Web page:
Because the UK will still be at the forefront of implementation, it is possible that the new public procurement forms necessary for the new directive will not be ready. The Cabinet Office has set out its general approach to utilisation of the existing forms if the new forms are not ready. This largely surrounds putting the required additional or different information in the free text boxes on the existing forms.

As those of you who have monitored the progress of the public procurement directive from its initial draft will note, the European Commission was particularly concerned to try and ensure that the controls round conflicts of interests and exclusion for breaches of taxation and social environmental legislative obligations were towards the top of the agenda. The Cabinet Office has not elaborated further on the requirements for contracting authorities to identify and remedy conflicts of interest and will issue guidance in due course. The Cabinet Office has, in draft Regulation 57 (the mandatory exclusion grounds), set out the UK specific legislative framework, although they have not identified specific non-payment of tax as the directive does not set out specific European tax offences which have to be interpreted into UK law. Regulation 57 (4) does not make exclusion mandatory for breach of tax obligations short of a final judgment. The regulations also then go on to provide that mandatory exclusion grounds can be disregarded where disproportionate or for overriding public interests reasons.

The implementation of the light touch regime is set out in draft Regulations 74 to 77 and as with other drafting within the regulations the Cabinet Office has endeavoured not to over regulate or indeed go further than that which is absolutely required by the directive in this regard. For example the procurement timescales are not prescribed, merely that they need to be ‘reasonable and proportionate’. However, at the moment the drafting is not particularly clear in some places and may require some clarification. It is however, worth noting that draft regulation 118 provides that the light touch regime for health and social services which are governed by the NHS Procurement, Patient Choice and Competition Regulations 2013 (Patient Choice Regulations) will only apply as from the 18 April 2016. Up until that date the existing Part B service regime under the 2006 Regulations will be utilised and sit alongside the Patient Choice Regulations. It is also worth being aware that disappointingly the reservation for mutuals will not apply to any contract which is covered by the Patient Choice Regulations.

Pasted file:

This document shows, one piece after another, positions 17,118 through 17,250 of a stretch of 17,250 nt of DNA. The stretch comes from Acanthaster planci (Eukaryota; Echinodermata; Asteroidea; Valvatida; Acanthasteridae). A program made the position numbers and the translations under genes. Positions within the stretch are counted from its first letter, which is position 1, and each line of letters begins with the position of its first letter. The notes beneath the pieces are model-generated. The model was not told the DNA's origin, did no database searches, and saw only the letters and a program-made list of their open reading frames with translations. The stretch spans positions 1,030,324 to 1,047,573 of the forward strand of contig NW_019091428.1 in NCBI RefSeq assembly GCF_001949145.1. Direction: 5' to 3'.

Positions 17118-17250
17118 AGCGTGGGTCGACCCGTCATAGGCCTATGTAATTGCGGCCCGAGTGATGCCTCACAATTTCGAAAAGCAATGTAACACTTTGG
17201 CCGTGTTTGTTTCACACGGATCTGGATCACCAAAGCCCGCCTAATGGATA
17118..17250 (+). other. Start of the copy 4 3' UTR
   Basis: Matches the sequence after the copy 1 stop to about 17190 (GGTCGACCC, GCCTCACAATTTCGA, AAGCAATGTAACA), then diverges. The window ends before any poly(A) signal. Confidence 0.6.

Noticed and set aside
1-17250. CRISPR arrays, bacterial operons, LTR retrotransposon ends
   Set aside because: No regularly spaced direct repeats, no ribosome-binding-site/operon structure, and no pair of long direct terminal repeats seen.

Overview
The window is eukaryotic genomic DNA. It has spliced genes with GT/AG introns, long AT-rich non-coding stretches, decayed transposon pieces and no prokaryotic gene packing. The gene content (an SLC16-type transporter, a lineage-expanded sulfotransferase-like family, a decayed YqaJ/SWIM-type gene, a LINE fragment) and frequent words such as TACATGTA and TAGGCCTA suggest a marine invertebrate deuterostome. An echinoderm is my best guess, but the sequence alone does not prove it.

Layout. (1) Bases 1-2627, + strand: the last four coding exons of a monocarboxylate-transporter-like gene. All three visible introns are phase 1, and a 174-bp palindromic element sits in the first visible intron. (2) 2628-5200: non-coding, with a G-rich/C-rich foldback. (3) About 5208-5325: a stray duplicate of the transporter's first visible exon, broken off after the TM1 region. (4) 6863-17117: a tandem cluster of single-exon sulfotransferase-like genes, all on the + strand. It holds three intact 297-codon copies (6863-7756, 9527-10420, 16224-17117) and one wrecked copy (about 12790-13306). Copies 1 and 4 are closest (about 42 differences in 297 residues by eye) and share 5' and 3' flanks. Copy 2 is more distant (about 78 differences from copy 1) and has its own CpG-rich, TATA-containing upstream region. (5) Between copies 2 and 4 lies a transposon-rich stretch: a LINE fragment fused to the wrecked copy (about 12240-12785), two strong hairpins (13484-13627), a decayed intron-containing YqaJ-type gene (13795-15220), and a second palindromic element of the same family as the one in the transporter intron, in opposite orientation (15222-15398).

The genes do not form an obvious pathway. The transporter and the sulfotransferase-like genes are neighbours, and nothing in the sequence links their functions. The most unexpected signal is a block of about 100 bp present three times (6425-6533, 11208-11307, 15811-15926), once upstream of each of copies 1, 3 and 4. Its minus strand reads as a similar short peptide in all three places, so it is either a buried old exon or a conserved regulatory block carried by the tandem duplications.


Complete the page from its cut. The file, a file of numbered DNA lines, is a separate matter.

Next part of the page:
Draft regulations 105 to 109 seek to implement Lord Young’s reforms standing from his report, Growing Your Business (published May 2013). These reforms are designed to open up access to SME’s who have expressed concern about barriers to public procurement. In outline, these reforms provide for:

  • abolishing pre-qualification questionnaires for contracts below the EU threshold, standardised PQQ to be used for contracts above the EU threshold,
  • a requirement for 30 day payment terms are passed down the supply chain through a standard clause brought on late payment to invoices; and
  • mandating that all public sector contract opportunities are accessible on contracts finder.

These reforms have already been subject to consultation following Lord Young’s initial report and therefore disappointingly the principles were not something that was subject to this consultation exercise. I think for local government, in particular, it is going to be very important to consider the impact that these reforms will have on its purchasing procedures. The drafting in draft regulation 106 in particular does require some redrafting as at the moment I am not clear that it works.

This consultation has now closed and I await the reworked regulations with interest. We will be running some training sessions in all of our offices in the New Year so please let me know if you would like to attend one of these sessions and we can send you details.